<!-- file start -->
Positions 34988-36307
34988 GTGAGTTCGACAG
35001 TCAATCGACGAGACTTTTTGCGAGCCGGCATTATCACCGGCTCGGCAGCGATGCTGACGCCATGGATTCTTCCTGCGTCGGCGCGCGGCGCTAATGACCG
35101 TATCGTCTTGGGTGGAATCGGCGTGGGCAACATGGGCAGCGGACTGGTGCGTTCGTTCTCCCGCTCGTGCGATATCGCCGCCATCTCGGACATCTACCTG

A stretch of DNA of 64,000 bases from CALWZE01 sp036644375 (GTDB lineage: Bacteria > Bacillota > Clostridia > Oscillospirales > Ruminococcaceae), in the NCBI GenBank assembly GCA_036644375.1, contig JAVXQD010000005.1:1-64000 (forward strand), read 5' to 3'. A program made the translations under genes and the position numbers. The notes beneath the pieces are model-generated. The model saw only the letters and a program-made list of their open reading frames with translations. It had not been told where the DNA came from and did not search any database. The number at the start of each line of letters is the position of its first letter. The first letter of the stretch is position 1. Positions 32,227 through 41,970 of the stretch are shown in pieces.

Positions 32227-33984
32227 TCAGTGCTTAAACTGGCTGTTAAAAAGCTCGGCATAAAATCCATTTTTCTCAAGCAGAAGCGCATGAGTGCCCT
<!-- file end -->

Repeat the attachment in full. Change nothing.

Positions 34988-36307
34988 GTGAGTTCGACAG
35001 TCAATCGACGAGACTTTTTGCGAGCCGGCATTATCACCGGCTCGGCAGCGATGCTGACGCCATGGATTCTTCCTGCGTCGGCGCGCGGCGCTAATGACCG
35101 TATCGTCTTGGGTGGAATCGGCGTGGGCAACATGGGCAGCGGACTGGTGCGTTCGTTCTCCCGCTCGTGCGATATCGCCGCCATCTCGGACATCTACCTG

A stretch of DNA of 64,000 bases from CALWZE01 sp036644375 (GTDB lineage: Bacteria > Bacillota > Clostridia > Oscillospirales > Ruminococcaceae), in the NCBI GenBank assembly GCA_036644375.1, contig JAVXQD010000005.1:1-64000 (forward strand), read 5' to 3'. A program made the translations under genes and the position numbers. The notes beneath the pieces are model-generated. The model saw only the letters and a program-made list of their open reading frames with translations. It had not been told where the DNA came from and did not search any database. The number at the start of each line of letters is the position of its first letter. The first letter of the stretch is position 1. Positions 32,227 through 41,970 of the stretch are shown in pieces.

Positions 32227-33984
32227 TCAGTGCTTAAACTGGCTGTTAAAAAGCTCGGCATAAAATCCATTTTTCTCAAGCAGAAGCGCATGAGTGCCCT